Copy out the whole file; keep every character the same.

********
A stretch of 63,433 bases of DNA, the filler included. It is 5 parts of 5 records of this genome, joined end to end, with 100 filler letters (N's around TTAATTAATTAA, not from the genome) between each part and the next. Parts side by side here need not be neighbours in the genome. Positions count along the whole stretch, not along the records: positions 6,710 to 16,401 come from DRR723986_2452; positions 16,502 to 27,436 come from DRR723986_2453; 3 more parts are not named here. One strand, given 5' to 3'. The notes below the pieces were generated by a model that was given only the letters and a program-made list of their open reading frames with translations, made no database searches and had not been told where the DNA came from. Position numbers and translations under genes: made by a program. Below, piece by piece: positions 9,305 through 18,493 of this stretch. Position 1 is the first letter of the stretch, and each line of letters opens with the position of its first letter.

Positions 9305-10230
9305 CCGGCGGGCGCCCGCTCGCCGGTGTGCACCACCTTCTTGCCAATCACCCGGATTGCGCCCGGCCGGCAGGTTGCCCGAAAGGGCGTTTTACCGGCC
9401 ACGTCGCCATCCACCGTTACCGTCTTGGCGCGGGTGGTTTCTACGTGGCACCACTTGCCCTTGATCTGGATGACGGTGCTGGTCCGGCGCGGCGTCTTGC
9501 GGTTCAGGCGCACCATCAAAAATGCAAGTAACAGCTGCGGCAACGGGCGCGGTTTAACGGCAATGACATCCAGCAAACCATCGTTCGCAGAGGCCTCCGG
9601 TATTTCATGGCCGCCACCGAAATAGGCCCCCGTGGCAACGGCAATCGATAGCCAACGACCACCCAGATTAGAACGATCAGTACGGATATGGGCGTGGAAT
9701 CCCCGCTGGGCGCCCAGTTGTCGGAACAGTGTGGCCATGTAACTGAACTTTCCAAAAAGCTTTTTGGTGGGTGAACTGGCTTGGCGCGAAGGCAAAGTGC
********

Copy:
A stretch of 63,433 bases of DNA, the filler included. It is 5 parts of 5 records of this genome, joined end to end, with 100 filler letters (N's around TTAATTAATTAA, not from the genome) between each part and the next. Parts side by side here need not be neighbours in the genome. Positions count along the whole stretch, not along the records: positions 6,710 to 16,401 come from DRR723986_2452; positions 16,502 to 27,436 come from DRR723986_2453; 3 more parts are not named here. One strand, given 5' to 3'. The notes below the pieces were generated by a model that was given only the letters and a program-made list of their open reading frames with translations, made no database searches and had not been told where the DNA came from. Position numbers and translations under genes: made by a program. Below, piece by piece: positions 9,305 through 18,493 of this stretch. Position 1 is the first letter of the stretch, and each line of letters opens with the position of its first letter.

Positions 9305-10230
9305 CCGGCGGGCGCCCGCTCGCCGGTGTGCACCACCTTCTTGCCAATCACCCGGATTGCGCCCGGCCGGCAGGTTGCCCGAAAGGGCGTTTTACCGGCC
9401 ACGTCGCCATCCACCGTTACCGTCTTGGCGCGGGTGGTTTCTACGTGGCACCACTTGCCCTTGATCTGGATGACGGTGCTGGTCCGGCGCGGCGTCTTGC
9501 GGTTCAGGCGCACCATCAAAAATGCAAGTAACAGCTGCGGCAACGGGCGCGGTTTAACGGCAATGACATCCAGCAAACCATCGTTCGCAGAGGCCTCCGG
9601 TATTTCATGGCCGCCACCGAAATAGGCCCCCGTGGCAACGGCAATCGATAGCCAACGACCACCCAGATTAGAACGATCAGTACGGATATGGGCGTGGAAT
9701 CCCCGCTGGGCGCCCAGTTGTCGGAACAGTGTGGCCATGTAACTGAACTTTCCAAAAAGCTTTTTGGTGGGTGAACTGGCTTGGCGCGAAGGCAAAGTGC